Brussels needs to shake off its remaining ill-willPosted in Blog
When Lord Frost voted to leave the EU in 2016, he did so because he thought decisions about our country should be made by the people of this country. Writing in the Sunday Telegraph on 7 March 2021 he says that polling shows that many voted to leave for the same reason – for democracy. ‘Even now, the central importance of being responsible for our future as a country is often lost. The public debate about what happens now after Brexit is still at least as much about the details of customs and form-filling – important though that is – and not about the huge advantages we now have in being able to choose a government able to set our laws in every area of our national life. The Treaty I negotiated last year reflects those central propositions about Brexit. It removes us from the EU’s laws, its rules, its courts, and its institutions, while keeping open and free trade between us. Many said it could not be done – but we did it.
‘Some, I know, have criticised us for taking what they see as an ideological view of the negotiations last year, for prioritising sovereignty over the economy. But this is a false choice. Sovereignty and democracy are vital to economic success. Sovereignty is meaningful because it enables us to set our own rules democratically for our own benefit, and thereby become more prosperous. It is a conviction that we, the British people, will make better decisions for ourselves than others will on our behalf.
‘In our negotiations, it was clear right from the start that there was no world in which the EU would eliminate all trade barriers with the UK, unless we accepted the wholesale application of their rules and laws with no say in them. Instead, we chose to prioritise democracy and the control of our own destiny.
‘I have always believed that the gains of controlling our own affairs outweigh the short-term adjustments. That is what Britain has chosen. And we are already seeing the results of that choice.
‘Opting out of EU vaccine procurement has had extraordinary results. It will enable us soon, I hope, to cast off all the shackles of lockdown and to return to the full freedom and normal life which a free people have every right to expect. The introduction of our own tariff regime – one much less protectionist than the EU’s – will help hold prices down for the benefit of consumers. Our new, targeted, high-skilled visa will help us to drive innovation and secure our status as a Science Superpower. And Rishi Sunak’s Budget this week set out the eight new Freeports that will create jobs and spread prosperity across the country. As Minister for the benefits of Brexit, I aim to help drive through more such new opportunities, and drive through change for the better.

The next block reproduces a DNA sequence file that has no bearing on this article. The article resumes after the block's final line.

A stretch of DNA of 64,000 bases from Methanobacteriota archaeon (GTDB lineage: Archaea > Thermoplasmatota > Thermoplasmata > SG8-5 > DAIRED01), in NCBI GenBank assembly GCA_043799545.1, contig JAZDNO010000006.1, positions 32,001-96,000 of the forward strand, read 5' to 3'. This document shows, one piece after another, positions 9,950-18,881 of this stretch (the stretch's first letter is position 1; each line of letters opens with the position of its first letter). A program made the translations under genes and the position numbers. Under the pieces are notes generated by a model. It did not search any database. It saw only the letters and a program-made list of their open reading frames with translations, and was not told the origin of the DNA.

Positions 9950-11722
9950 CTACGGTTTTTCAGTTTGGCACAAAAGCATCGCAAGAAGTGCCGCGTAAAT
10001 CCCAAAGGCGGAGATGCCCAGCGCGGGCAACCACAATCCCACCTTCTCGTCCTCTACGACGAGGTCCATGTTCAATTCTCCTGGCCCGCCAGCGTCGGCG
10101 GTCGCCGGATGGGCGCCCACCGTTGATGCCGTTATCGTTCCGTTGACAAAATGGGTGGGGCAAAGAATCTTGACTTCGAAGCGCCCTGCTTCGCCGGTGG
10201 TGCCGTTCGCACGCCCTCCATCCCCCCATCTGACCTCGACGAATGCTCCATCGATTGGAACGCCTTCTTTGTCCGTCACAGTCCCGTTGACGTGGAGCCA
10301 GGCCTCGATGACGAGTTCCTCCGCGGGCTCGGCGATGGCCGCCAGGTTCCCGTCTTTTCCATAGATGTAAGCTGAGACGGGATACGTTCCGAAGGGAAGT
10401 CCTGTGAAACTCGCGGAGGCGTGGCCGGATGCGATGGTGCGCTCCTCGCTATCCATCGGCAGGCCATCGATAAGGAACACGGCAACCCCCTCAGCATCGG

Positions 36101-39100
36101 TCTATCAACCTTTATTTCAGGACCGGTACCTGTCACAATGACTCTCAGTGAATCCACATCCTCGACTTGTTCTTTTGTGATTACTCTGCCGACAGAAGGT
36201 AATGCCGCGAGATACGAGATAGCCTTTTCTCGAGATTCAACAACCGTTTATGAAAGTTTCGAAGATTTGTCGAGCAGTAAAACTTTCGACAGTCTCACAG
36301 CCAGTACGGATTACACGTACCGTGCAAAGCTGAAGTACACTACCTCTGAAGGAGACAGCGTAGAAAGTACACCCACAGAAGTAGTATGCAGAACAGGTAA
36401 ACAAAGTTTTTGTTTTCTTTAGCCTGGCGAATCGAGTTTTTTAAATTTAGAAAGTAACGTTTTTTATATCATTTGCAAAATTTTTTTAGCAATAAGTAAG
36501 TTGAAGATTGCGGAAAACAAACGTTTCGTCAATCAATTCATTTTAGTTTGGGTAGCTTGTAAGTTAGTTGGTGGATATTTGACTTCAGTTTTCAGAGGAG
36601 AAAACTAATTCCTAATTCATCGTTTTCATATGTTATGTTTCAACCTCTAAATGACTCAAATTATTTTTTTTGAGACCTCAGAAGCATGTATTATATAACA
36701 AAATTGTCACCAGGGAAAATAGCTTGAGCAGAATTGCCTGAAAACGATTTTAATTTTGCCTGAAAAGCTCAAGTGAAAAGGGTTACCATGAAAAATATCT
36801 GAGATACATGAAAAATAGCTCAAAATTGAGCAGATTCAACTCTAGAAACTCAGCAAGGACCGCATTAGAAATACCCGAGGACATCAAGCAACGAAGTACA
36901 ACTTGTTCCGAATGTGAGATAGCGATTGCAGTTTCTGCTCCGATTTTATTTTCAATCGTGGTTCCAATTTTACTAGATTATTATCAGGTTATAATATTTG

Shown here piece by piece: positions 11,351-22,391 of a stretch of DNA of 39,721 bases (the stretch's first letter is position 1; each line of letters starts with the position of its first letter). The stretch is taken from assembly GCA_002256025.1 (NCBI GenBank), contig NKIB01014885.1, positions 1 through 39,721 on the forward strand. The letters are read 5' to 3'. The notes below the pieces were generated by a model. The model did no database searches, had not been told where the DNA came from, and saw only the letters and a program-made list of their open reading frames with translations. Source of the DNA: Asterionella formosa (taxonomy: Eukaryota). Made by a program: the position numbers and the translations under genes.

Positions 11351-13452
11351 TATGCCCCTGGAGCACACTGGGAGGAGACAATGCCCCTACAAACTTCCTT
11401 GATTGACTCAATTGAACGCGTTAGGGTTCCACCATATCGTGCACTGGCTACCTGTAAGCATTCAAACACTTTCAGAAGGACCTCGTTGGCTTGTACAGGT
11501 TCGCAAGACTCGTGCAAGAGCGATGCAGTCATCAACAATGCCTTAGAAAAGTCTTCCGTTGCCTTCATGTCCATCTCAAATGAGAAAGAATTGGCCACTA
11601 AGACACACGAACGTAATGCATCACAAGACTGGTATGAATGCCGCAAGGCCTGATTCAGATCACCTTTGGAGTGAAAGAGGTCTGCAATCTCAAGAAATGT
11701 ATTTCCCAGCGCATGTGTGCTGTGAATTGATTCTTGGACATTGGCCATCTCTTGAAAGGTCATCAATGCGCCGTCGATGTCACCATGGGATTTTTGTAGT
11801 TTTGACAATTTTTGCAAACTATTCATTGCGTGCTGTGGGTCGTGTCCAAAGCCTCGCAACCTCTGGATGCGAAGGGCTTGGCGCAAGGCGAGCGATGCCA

‘Unfortunately, the consequences of applying laws which do not fully enjoy consent have been all too clear in Northern Ireland in recent weeks. Northern Ireland is still subject to the provisions of the Ireland Protocol, which we agreed in order to protect the gains of the peace process and the Belfast (Good Friday) Agreement in all its aspects.
‘Unfortunately, the action taken by the EU in late January on their vaccines regulation, and the improper invocation of Article 16, has significantly undermined cross-community confidence in the Protocol. As the government of the whole of our country we have to deal with that situation – one that remains fragile. That is why we have had to take some temporary operational steps to minimise disruption in Northern Ireland.
‘They are lawful and are consistent with a progressive and good faith implementation of the Protocol. They are about protecting the everyday lives of people in Northern Ireland, making sure they can receive parcels and buy the usual groceries from the supermarket. Without this threat of disruption, we can continue our discussions with the EU to resolve difficulties arising from the Protocol constructively – and we aim to do so.
‘Finally, this country now has a huge opportunity to shape the international scene for the better. In recent years it was too often claimed that Britain was no longer interested in playing a major international role. I never believed that. The British people are internationalist and want to make a difference in the world. Dominic Raab has now proven in practice that the ability to speak clearly and to act decisively is more important than being part of a large and inflexible bloc.
‘When we left the EU, we gained the ability – for the first time in 50 years – to enact independent national sanctions as part of a nimble, values-driven foreign policy. We have stood up for Hong Kong against the violations of the Joint Declaration by China. We are driving vigorous action in the G7 on Pandemic Preparedness. And we are bolstering our armed forces with the biggest increase in our defence budget since the Cold War, comfortably exceeding the Nato pledge of 2 per cent of GDP.
‘With Boris Johnson as Prime Minister, our agenda is one of an outward-looking country, confident we can work with others towards common goals. That is our hope for our ties with our European friends and allies too. I hope they will shake off any remaining ill will towards us for leaving, and instead build a friendly relationship, between sovereign equals. That is what I will be working towards, acting constructively when we can, standing up for our interests when we must – as a sovereign country in full control of our own destiny.’
Lord Frost is a Cabinet Office Minister and UK Chairman of the EU-UK Partnership Council